He believes that’s what’s happening here.

He recalls what happened when the U.S. blocked the import of steel from Russia.

“All of a sudden chicken legs didn’t move into Russia.”

Laws notes, as everyone knows, there have been a lot of international pressure on China lately because of various food safety issues.

“You recall the melamine issue coming out of China and then, of course, on the safety of some toys coming out of China as well so that adds to the complication of the international talks in that regard and makes it challenging for Canadian exporters of pork.”

China Adheres to Zero Tolerance

Big Sky Farms CEO Florian Possberg, who was part of the CPC delegation, agrees.

“Unfortunately for China they’ve had some food safety issues and their ambition is to crack down on that.”

He notes, “Ractopamine is accepted in at least 20 countries around the world plus additional countries have a minimum level of tolerance that they accept. China’s policy is zero tolerance and, because they have had food safety issues, they are clamping down.”

He admits it remains to be seen whether China, which needs pork from around the world, will go to standards that are accepted around the world or whether countries like Canada and the United States will have to withdraw the use of some products so we can access the Chinese market.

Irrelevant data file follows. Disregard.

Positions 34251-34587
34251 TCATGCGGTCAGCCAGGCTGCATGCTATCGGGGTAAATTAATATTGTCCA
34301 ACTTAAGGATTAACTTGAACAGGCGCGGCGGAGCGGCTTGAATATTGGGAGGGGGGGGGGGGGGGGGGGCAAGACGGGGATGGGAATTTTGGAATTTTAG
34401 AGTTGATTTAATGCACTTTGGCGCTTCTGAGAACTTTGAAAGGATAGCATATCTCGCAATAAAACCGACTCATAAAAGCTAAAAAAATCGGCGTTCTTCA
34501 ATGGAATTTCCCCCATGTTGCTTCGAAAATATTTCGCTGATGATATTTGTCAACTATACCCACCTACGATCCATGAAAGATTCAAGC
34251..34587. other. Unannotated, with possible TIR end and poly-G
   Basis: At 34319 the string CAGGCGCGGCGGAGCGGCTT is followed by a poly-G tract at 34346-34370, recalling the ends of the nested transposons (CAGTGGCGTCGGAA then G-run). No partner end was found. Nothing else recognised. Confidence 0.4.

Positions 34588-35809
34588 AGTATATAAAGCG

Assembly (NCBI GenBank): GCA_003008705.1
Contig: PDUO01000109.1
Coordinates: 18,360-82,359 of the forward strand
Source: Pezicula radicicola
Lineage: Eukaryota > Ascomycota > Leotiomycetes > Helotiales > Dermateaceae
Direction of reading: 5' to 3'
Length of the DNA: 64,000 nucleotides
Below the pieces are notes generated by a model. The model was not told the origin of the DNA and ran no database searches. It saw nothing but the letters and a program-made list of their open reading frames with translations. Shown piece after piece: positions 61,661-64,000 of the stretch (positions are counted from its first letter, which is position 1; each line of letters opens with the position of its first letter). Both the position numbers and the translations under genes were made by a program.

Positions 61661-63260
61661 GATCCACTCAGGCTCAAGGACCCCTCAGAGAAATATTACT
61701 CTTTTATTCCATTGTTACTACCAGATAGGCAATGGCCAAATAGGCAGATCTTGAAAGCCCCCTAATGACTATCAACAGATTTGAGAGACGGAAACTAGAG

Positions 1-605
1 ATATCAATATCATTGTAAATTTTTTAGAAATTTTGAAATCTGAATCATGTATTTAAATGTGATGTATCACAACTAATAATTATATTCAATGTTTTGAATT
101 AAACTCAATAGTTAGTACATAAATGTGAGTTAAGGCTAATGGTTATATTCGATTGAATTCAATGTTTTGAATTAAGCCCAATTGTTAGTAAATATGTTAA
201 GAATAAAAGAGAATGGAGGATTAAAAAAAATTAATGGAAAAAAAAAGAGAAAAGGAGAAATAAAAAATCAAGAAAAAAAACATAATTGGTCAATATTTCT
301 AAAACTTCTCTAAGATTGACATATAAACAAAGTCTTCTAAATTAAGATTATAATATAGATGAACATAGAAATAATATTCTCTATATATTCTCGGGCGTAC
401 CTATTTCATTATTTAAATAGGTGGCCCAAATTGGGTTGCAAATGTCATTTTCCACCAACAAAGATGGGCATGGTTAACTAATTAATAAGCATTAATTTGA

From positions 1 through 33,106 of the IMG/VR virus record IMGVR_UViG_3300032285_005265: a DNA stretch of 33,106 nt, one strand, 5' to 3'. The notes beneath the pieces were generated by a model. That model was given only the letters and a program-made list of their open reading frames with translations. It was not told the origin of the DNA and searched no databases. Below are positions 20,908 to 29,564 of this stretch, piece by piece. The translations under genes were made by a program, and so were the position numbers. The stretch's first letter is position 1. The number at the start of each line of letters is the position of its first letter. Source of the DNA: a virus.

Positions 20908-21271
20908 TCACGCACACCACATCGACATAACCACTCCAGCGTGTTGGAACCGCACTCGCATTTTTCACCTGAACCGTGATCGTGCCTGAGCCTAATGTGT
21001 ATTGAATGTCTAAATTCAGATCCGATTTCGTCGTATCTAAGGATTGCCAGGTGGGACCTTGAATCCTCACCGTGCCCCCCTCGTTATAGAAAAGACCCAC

He points out, “We’re already seeing one of the packers, Smithfield’s in the U.S., allocating Ractopamine free plants to supply China with pork and we don’t know, at this point, whether China will back off on their zero tolerance or whether in fact we will have to dedicate plants specifically for China.”

Maximum Residue Limits Encouraged as Opposed to Zero Tolerance

Rice believes China needs to be convinced that residues of Ractopamine should not be confused with residues of those more dangerous products and, that if it is allowed for use in China, that it won’t lead to those dangerous products being used.

“In the meantime we’re hoping that China will, as Japan did, look at the tolerance that the international body called Codex is arriving at even though it has not yet made the product available for its own producers.”

Japan has approved a maximum residue limit (MRL) for Ractopamine and allows product in that falls within that limit even though the product has still not approved for use among Japanese producers.

“If China could go that route, that would certainly be the most beneficial outcome for everyone,” says Rice.

Ractopamine Issue Continues to Create Uncertainty

Possberg admits the situation in the short term is rather disappointing.

“We know we have pork stocks in North America that could certainly reduce some of the pork shortages that they’re seeing in China. At the same time we can appreciate that China is trying to place a lot more emphasis on food safety within their own boundaries.”

Canada-China Relations Remain Strong

Despite the controversy, Wagner observes, “I’d have to say I believe the relationship between the Canadian agriculture community and the Chinese agriculture community to be absolutely first rate. We’re viewed extremely positively there as a country and as an agricultural community. They really value our expertise and our experiences. In many ways they’re trying to emulate our expertise and our experiences but they do have challenges.”